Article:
Look, no one is perfect. We all make mistakes in our writing, as we do in life and everything else.
With blogging, the most precious thing it offers is insight. For the writer, it enables you to share a gift, or piece of information with someone else who can benefit from it. So wondering if you should use a colon instead of a hyphen may not be the most important thing on your list, but that doesn't mean it's not important. Clear writing keeps your reader engaged and lets them know they can trust what you have to say. When I read a blog that's full of errors, it distracts me from receiving its full value.
So, I'm challenging all bloggers out their reading this to take your blog to next level.
Court reporters have their hands full with the super important task of transcribing every word said in a legal proceeding. My biggest responsibility is to ensure that transcripts are returned to you, the court reporter, error free, but verbatim; true to what's been said. This helps you maintain your integrity, confidently turn in immaculate transcripts. My job is to give you the time and opportunity to keep doing what they do best.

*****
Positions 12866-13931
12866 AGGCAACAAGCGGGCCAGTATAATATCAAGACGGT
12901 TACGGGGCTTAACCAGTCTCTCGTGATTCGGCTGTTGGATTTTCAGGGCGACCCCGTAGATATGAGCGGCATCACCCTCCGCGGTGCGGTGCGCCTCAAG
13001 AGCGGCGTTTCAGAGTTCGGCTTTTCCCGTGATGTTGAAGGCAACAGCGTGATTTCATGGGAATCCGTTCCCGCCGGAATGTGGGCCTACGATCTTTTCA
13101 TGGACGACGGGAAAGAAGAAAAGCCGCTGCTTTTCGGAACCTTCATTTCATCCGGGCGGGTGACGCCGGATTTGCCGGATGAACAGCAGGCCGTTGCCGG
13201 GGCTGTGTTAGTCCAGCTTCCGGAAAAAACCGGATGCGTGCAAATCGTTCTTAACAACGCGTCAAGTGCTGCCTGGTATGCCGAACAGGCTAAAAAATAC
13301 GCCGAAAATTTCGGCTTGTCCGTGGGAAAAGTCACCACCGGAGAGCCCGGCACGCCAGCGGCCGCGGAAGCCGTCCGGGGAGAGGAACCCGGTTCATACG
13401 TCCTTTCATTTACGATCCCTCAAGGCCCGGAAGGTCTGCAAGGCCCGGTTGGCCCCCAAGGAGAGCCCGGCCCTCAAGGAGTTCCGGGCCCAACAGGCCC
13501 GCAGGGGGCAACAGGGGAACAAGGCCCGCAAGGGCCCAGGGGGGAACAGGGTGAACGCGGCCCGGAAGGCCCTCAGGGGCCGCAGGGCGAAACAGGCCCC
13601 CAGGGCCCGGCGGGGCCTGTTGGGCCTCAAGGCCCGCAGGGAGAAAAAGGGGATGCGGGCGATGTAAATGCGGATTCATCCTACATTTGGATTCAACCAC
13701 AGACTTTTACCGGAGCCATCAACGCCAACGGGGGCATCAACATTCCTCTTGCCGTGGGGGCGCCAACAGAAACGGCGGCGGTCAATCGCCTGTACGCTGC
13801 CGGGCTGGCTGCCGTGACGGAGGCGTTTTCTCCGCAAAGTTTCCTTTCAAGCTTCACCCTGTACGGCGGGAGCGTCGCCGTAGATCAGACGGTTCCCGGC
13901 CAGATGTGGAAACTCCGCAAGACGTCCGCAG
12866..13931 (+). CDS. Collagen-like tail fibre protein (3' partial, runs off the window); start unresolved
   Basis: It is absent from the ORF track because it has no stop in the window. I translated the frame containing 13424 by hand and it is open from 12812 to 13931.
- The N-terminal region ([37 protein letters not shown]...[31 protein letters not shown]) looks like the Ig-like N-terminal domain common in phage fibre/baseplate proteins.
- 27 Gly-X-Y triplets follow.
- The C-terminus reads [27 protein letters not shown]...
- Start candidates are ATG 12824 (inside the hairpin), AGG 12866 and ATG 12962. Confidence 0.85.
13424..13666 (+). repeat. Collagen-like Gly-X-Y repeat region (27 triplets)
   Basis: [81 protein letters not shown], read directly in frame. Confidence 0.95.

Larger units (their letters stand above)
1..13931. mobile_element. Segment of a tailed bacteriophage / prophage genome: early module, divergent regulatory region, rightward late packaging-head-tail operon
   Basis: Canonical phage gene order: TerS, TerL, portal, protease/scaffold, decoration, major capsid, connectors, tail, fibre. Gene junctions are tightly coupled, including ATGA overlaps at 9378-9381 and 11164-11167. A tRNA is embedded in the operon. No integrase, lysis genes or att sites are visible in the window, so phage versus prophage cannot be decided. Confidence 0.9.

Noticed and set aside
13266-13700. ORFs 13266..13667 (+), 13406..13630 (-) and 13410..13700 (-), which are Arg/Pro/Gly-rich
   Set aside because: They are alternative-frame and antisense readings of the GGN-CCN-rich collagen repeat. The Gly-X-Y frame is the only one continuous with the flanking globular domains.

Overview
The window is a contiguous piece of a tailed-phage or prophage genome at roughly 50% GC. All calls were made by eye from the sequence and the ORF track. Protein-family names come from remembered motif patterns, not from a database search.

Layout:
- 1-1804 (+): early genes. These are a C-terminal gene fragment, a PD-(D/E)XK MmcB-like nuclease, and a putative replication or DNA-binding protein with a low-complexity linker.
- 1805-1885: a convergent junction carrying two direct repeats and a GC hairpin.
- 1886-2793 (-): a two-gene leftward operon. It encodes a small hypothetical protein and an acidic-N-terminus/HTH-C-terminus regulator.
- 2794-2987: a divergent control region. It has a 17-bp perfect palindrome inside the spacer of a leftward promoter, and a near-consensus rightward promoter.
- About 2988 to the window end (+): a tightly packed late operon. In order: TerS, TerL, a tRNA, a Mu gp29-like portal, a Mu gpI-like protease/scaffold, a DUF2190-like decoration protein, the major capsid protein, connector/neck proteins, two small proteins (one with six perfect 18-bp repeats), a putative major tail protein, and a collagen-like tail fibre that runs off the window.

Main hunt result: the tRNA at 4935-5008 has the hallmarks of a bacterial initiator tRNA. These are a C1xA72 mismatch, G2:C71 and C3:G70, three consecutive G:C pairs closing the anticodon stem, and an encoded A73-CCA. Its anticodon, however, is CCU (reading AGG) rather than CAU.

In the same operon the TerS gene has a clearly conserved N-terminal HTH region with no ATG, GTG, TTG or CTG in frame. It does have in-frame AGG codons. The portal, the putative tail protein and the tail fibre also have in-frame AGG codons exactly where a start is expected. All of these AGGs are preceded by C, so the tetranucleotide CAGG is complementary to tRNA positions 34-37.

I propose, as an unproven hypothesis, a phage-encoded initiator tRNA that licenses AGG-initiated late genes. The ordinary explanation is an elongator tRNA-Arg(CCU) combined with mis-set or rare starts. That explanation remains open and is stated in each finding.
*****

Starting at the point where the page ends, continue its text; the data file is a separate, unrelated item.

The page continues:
My curiosity and free-spiritedness led me to explore other industries, but life has come full circle, and I dedicated myself to refining my skills by becoming a certified proofreader.
I’ve always been passionate about reading and writing. My knack for words was realized in school, as I excelled in spelling, grammar, writing, and language. This inspired me to major in English in college and eventually intern as a copy editor at a photo-production magazine while working as a proofreader with another magazine.
I was introduced to copy editing when I graduated college in 2007 and began an internship with
Resource Magazine, a publication catering to the photo-production industry. Initially, I wore many different hats, including that of copy editor, location scout, photo shoot assistant, and more. They
were impressed with my copy editing and took me on as their sole copy editor. I was trusted with editing every article from the front to back of each issue. They also included me in meetings to discuss the direction of the magazine and brainstorming potential ideas for